However, disappointing results from Google and IBM knocked their
shares lower after the bell and could crimp technology stocks in the
region. Indeed, the tech and telecoms sectors in
Japan's Nikkei were in the red early Thursday, keeping the overall
Other markets fared better with shares in Seoul up 0.4 percent and
MSCI's broadest index of Asia-Pacific shares outside Japan adding
The moves mirrored Wall Street, where both the Dow and S&P 500
gained about 1 percent, while the Nasdaq bounced by 1.29 percent.
Yet not all was well. Google Inc lost around 4 percent after hours
as first-quarter revenue fell short of Wall Street targets and
margins narrowed as the price of its ads continued to decline.
IBM Corp suffered after reporting its lowest quarterly revenue in
five years as the company struggles with falling demand for its
storage and server products. Total revenue fell 4 percent to $22.5
billion in the first quarter, below average estimate of $22.91
Shares of the world's largest technology services company fell about
4 percent to $188.20 in after-hours trade.
Currency markets were quieter with the dollar just a whisker firmer
at 102.22 yen, while the euro reached a two-week high of 141.77 yen
before edging back to 141.22.
Investors are now awaiting a speech from Bank of Japan Governor
Haruhiko Kuroda, who on Wednesday affirmed the central bank's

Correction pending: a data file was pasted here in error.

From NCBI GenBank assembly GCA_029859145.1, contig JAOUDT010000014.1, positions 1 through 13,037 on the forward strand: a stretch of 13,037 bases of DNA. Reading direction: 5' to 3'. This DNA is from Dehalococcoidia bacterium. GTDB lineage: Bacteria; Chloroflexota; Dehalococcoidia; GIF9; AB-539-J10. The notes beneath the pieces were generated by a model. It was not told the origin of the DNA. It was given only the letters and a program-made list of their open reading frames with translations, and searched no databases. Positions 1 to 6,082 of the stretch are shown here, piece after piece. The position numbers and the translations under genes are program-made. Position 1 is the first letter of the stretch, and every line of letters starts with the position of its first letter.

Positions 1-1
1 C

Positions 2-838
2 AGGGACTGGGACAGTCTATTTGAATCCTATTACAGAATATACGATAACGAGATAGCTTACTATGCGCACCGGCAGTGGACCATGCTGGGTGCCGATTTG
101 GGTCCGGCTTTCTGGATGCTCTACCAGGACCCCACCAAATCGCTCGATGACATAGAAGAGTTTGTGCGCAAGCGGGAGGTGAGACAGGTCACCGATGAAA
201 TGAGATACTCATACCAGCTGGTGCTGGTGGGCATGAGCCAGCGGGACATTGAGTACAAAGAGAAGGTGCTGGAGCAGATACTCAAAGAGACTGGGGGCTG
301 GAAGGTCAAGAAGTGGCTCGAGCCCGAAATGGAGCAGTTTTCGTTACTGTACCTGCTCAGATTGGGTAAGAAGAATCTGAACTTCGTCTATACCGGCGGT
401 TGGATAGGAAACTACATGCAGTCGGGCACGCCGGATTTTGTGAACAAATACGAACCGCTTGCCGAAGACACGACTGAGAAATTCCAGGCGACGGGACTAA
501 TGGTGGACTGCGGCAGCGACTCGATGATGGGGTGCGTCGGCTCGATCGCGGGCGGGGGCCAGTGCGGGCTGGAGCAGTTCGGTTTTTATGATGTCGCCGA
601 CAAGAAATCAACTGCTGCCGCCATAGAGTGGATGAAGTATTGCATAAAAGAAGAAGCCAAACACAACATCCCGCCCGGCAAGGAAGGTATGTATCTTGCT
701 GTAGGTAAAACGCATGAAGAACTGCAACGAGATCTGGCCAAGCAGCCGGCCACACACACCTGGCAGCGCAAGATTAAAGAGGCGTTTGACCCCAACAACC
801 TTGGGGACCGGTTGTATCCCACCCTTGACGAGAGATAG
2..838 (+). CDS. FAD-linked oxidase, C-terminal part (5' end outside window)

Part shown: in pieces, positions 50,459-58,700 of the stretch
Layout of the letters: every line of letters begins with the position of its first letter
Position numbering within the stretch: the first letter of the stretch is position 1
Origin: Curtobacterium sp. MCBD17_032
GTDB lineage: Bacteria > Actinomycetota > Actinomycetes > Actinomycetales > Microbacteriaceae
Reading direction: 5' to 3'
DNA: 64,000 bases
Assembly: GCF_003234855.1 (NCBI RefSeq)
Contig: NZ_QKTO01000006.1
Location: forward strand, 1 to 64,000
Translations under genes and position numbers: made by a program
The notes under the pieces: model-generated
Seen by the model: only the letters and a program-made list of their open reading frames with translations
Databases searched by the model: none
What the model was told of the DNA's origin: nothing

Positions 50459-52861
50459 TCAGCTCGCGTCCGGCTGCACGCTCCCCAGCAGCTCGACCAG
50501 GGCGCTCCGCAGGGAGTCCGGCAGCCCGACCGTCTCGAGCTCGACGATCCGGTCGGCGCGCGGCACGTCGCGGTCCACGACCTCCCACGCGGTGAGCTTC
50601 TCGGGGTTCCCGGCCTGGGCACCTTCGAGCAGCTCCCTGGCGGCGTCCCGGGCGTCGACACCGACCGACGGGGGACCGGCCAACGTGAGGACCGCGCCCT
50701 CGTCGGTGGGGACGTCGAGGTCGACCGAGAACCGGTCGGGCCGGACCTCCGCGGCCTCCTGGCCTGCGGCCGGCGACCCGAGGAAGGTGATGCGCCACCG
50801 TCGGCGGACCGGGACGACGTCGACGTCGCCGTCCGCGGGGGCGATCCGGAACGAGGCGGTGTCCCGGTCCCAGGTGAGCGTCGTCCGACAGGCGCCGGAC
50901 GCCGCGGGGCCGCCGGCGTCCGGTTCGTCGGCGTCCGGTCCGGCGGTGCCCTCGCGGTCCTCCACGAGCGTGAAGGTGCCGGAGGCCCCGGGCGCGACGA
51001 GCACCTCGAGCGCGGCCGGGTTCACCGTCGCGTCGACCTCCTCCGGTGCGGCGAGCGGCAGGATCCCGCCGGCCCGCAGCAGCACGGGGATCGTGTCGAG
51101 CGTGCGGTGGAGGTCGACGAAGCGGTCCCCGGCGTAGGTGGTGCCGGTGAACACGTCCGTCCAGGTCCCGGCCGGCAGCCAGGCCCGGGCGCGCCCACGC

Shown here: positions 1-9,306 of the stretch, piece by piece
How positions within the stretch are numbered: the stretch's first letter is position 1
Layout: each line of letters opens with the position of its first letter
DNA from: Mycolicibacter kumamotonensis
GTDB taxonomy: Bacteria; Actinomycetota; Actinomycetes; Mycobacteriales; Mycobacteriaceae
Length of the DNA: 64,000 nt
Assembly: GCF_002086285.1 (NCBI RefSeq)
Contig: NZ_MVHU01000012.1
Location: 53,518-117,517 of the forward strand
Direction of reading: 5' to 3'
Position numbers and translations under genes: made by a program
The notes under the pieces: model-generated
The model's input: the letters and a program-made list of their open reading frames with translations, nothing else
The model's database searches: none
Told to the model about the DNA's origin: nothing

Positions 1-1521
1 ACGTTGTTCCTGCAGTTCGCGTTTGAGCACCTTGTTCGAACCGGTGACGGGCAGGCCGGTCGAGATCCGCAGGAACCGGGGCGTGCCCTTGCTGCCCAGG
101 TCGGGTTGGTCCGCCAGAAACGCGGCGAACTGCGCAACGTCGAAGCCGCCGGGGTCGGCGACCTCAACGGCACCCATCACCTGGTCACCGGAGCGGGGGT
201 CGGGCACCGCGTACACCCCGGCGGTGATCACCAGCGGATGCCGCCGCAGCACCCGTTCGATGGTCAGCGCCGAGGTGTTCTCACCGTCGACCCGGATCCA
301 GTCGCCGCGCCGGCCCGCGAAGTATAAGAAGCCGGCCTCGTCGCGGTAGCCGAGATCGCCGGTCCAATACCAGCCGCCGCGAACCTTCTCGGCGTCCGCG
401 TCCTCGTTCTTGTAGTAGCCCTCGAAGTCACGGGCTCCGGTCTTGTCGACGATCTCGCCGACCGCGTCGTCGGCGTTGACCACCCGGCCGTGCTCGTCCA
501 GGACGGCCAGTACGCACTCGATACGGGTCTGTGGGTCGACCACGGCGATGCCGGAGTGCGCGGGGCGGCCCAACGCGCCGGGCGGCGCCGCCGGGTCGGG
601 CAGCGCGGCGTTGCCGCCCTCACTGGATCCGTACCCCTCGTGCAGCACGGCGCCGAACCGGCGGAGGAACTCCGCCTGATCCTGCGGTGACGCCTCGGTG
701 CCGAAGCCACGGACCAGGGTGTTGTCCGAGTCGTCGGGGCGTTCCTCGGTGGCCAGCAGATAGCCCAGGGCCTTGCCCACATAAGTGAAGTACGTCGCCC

optimistic view of the economy.
LOW INFLATION MEANS LOW RATES
Fed Chair Janet Yellen told the Economic Club of New York that it
might take two years to return to full employment and there was more
risk of inflation staying too low, than going too high.
Yellen said achieving the Fed's economic goals "will likely require
low real interest rates for some time," a policy view she said was
shared broadly across many advanced economies.
"We read this as a not-so-subtle signal that, although the committee
has gradually begun to remove its outright commitment to low rates
and balance sheet expansion, the Fed is in no hurry to accelerate
the trend or initiate a rate hike cycle," said Michael Gapen, and
economist at Barclays.
[to top of second column]
The prospect of low rates for longer helped pull down long-term
borrowing costs. Yields on Treasury 30-year bonds dipped to 3.44
percent and near lows not seen since July last year.
Bonds in Europe continued their spectacular rally amid speculation
that persistently low inflation would force the European Central
Bank to launch further stimulus.
Yields on Spanish 10-year debt sank to their lowest in over eight
years at 3.06 percent, while Italian 10-year yields hit an all-time
trough at 3.11 percent.
Economic news out of the United States was mixed with industrial
production beating forecasts but housing starts disappointing.
Still, investors were cheered by the Fed's Beige Book of anecdotal
information on business activity which showed activity picked up in
recent weeks as a weather-related drag lifted.
Spot gold steadied at $1,302.96 an ounce having found support in the
$1,290/1,293 area after a technical selloff early in the week.
Brent crude rose toward $110 a barrel on Wednesday on mounting
tensions in Ukraine. Ukrainian government forces and separatist
pro-Russian militia staged rival shows of force in eastern Ukraine
on the eve of crucial talks on the former Soviet state's future.
Brent crude for June added 4 cents to $109.64 a barrel, its highest
level since March 3. U.S. crude was up 15 cents at $103.91 a barrel,
shrugging off a huge build in stockpiles.
(Editing by Shri Navaratnam)
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